To improve the handling of cargo from ports to depots in the United Kingdom,. SOS ETO asked the zone of interior agencies concerned to set up a new system of marking cargo specifically tailored to ETO needs. The “UGLY” system—named after its code word for United Kingdom—also provided a rudimentary division of shipments according to destination. The United Kingdom was to be divided into two zones. Requisitions would direct movement to the zone in which the depot of destination was located and thus reduce crosshauls between ports and depots. In addition, each package or shipment would be marked with a combination code tying it directly to a specific requisition, speeding identification in the port, and simplifying decisions on depot destination.80

The cargo marking part of this proposal was adopted by NYPE and the technical services in the zone of interior on 23 March 1943. But ASF viewed the zoning of the United Kingdom as unjustified. Maj. Gen. LeRoy Lutes, Chief of Staff for Operations, objected to thus assuming partial responsibility for supply distribution in the United Kingdom and felt that it would lead to worse confusion than ever. He believed that the solution lay along the lines of improved manifests and the use of branch depots close to the United Kingdom ports to act as wholesale supply points for each technical service.81 General Lee countered that storage space for such “wholesale” depots at portside was simply not available, and that British railways would be unable to handle cargo from 150 ships per month, as was planned for the full BOLERO build-up, unless the zoning system or its equivalent was adopted.82 But meanwhile the British War Office and the Chief of Transportation, United States War Department, had concluded an agreement on zoning early in March, which was put into effect three months later. This was based on a series of conferences between representatives of the British Ministry of War Transport, the British Railways, the U.S. War Shipping Administration, and SOS ETOUSA. All these agencies had become convinced that such a plan was essential. The plan provided for three zones, and their code names, SOXO (Zone I, North Britain), GLUE (Zone II, South Britain), and BANG (Zone III, Northern Ireland), were substituted for UGLY, except for cargo directed to any British port.83 Service chiefs in the United Kingdom were to requisition for

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a particular zone, and ships were to be loaded in the United States so far as possible with cargo for that zone.84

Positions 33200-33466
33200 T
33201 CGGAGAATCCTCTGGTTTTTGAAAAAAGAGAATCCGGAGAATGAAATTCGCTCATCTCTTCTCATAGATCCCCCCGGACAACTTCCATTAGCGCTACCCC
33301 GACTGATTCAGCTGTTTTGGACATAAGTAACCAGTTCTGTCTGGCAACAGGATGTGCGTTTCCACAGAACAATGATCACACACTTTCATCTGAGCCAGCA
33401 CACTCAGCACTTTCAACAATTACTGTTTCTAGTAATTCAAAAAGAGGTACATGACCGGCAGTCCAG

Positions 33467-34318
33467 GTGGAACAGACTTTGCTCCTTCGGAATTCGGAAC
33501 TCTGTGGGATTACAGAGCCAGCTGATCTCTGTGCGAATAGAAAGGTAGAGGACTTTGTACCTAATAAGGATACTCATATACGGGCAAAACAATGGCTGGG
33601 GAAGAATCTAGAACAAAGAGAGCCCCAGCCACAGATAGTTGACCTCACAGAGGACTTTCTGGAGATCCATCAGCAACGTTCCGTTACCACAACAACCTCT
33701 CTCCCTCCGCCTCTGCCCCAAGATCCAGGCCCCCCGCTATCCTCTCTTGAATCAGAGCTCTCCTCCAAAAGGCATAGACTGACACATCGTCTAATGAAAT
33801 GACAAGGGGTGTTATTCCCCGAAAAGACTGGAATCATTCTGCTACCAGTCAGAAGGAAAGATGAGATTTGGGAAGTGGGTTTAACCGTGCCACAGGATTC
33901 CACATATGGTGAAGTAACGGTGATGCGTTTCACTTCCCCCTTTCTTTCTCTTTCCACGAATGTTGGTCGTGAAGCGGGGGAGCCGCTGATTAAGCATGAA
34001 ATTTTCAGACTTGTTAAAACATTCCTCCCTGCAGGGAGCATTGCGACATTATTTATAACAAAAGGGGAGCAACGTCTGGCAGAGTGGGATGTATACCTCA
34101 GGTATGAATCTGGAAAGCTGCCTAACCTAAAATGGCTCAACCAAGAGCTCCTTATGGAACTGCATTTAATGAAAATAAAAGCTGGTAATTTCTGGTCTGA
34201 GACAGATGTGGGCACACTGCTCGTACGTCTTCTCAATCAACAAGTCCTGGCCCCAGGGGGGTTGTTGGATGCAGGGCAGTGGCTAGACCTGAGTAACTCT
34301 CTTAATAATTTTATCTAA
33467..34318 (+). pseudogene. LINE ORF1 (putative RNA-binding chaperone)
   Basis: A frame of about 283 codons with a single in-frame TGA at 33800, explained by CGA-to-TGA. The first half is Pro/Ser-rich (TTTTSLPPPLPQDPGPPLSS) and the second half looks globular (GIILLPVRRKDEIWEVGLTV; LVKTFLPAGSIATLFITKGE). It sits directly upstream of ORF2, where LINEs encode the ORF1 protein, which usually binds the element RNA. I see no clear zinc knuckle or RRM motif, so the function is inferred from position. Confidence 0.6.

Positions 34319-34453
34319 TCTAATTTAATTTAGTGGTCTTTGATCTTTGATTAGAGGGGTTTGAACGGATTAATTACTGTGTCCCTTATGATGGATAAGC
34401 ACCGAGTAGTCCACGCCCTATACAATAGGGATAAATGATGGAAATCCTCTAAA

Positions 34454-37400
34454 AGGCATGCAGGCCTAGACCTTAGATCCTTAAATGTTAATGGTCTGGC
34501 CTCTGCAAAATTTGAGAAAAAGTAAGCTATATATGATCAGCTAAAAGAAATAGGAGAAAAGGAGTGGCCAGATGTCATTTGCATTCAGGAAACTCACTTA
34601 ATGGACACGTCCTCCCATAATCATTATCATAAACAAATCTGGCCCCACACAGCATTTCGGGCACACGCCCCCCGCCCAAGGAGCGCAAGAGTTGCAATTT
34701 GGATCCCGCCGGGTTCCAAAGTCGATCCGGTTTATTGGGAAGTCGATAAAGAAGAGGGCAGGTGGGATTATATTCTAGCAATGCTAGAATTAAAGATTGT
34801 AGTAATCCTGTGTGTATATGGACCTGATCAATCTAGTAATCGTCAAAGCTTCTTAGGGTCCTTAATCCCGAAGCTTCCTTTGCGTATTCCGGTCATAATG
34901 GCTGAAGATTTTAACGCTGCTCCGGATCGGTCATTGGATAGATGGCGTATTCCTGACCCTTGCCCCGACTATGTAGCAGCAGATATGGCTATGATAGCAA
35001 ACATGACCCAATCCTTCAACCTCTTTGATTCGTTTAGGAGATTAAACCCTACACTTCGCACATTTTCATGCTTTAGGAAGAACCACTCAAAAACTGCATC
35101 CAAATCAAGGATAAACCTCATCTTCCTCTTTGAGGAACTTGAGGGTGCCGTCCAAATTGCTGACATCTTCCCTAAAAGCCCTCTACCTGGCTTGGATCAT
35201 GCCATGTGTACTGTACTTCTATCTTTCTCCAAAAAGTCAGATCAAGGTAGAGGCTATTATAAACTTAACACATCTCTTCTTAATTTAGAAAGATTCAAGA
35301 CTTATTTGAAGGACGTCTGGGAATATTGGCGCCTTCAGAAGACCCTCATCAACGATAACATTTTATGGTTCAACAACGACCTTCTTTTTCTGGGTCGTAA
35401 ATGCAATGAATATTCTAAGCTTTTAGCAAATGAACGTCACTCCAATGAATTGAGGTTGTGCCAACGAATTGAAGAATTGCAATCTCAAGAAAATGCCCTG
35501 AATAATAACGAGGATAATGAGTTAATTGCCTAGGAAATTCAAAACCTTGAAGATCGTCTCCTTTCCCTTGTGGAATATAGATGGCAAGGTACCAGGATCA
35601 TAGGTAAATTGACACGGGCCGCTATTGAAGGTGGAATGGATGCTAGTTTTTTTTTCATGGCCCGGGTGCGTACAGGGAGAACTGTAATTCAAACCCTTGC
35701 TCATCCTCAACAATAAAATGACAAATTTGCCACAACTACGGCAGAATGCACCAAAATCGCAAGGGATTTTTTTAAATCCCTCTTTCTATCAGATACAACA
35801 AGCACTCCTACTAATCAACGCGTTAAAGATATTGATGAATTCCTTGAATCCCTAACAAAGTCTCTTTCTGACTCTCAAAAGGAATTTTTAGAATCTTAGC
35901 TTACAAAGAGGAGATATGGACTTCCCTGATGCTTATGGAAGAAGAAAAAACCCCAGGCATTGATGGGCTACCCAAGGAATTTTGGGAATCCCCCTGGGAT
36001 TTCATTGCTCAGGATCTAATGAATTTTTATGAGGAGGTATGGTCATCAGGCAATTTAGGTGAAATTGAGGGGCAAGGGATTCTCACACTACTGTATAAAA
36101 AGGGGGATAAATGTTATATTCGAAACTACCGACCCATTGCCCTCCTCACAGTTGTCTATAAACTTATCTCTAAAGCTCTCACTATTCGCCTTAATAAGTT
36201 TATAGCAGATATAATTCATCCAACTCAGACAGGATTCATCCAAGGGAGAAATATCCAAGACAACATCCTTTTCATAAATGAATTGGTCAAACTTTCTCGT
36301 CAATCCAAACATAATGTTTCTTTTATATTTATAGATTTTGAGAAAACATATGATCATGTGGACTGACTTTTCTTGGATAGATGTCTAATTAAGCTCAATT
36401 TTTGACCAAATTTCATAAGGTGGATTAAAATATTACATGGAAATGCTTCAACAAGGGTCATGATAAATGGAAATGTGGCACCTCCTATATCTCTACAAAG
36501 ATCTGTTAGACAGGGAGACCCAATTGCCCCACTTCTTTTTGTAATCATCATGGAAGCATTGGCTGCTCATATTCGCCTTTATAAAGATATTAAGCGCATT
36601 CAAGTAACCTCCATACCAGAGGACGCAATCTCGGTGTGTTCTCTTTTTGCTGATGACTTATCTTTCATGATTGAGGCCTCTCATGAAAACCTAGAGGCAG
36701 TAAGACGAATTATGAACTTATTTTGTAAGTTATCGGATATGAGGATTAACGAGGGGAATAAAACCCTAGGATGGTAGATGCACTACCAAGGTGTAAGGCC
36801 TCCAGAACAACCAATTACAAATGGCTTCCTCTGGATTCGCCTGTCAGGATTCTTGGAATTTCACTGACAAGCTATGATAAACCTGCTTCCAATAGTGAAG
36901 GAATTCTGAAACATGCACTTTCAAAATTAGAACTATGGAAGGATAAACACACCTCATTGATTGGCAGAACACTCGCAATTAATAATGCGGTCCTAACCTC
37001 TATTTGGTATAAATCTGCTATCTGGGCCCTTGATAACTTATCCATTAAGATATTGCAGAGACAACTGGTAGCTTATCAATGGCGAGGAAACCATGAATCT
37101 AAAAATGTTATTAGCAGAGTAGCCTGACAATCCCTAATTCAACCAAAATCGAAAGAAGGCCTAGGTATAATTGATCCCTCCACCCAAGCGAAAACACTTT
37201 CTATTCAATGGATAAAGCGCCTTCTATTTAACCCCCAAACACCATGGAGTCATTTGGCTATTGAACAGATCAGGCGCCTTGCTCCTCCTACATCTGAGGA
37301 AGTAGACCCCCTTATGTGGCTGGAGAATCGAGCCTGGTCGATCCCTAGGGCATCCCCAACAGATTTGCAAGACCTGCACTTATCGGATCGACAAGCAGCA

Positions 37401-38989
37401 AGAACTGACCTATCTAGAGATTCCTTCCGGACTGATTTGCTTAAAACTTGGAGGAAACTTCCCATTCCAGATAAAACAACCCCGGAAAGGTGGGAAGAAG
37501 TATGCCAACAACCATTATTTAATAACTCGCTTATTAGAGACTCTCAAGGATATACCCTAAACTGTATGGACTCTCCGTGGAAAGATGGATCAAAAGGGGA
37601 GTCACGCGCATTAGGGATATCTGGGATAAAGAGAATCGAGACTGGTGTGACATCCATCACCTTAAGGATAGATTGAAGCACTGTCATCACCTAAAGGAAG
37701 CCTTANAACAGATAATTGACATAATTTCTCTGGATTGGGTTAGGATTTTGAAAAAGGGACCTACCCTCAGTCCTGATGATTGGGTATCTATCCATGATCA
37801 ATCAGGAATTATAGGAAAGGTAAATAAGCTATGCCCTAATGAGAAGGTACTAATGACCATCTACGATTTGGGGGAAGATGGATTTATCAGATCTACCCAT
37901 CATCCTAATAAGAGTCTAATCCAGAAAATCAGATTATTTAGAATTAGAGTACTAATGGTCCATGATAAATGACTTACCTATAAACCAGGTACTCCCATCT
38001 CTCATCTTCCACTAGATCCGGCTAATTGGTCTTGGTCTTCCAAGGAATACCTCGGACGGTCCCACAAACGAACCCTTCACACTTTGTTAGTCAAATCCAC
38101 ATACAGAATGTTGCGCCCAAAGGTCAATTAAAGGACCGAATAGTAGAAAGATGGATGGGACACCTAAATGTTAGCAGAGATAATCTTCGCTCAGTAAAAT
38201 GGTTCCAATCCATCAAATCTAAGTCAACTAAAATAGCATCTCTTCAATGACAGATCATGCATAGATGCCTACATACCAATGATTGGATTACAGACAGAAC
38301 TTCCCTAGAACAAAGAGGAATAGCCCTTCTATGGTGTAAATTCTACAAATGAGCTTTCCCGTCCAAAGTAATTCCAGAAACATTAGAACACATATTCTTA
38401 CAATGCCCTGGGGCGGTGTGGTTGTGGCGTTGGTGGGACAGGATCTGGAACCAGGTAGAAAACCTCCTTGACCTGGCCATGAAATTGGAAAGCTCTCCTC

Personal inspection of the traffic situation in the United Kingdom convinced doubtful ASF officers that this system was essential despite its added burdens on zone of interior agencies.85 During the summer of 1943 details were ironed out by conferences and correspondence between representatives of New York Port of Embarkation and the ETO supply services.86 By the time cargo movement for OVERLORD reached its peak, the system was working smoothly.

Efforts were also made to improve the handling of supplies at ports in the United Kingdom. As early as August 1942 the OCQM had proposed that facilities for sorting and reclassification of cargoes be installed near the most important ports.87 Such facilities were essential if the Transportation Service was to distribute balanced quantities of various components of the ration and sized items of clothing directly to their final destination without wasteful rehandling and crosshauling. Facilities of the type needed existed in the form of emergency storage sheds behind the large ports. These sheds had been set up by the British primarily for rapid clearance of ports in the event of air attack, but also to serve as equipping points for embarking task forces. With both functions in mind, the Ministry of War Transport categorically refused to risk congesting these emergency facilities by allowing them to be used for permanent storage.88

But ever since the fall of 1942 a few of these sheds had been employed for sorting by individual American units, notably of the Air Forces, on the basis of specific and temporary agreements.89 A series of conferences between the interested U.S. and British agencies held in May 1943 produced an understanding whereby the American technical services were granted conditional use of shed space behind major port areas at Liverpool, Bristol, Cardiff, and Glasgow. Supplies were not to be permanently stored there, and assigned space was subject to withdrawal on seventy-two hours’ notice. If the sheds had to be cleared, the labor force, civilian and military, ordinarily employed by each service would assist in the emergency clearance and remain to help the British.90 In the sorting sheds, the Quartermaster Corps received the largest share assigned to any single service, since one of their chief uses would be the sorting and re-consignment of sized clothing in balanced lots direct to depots issuing to

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troops.91 It was estimated that reshipment of about 90 percent of sized clothing would have been necessary if the clothing had been sent directly from shipside to the nearest depot.92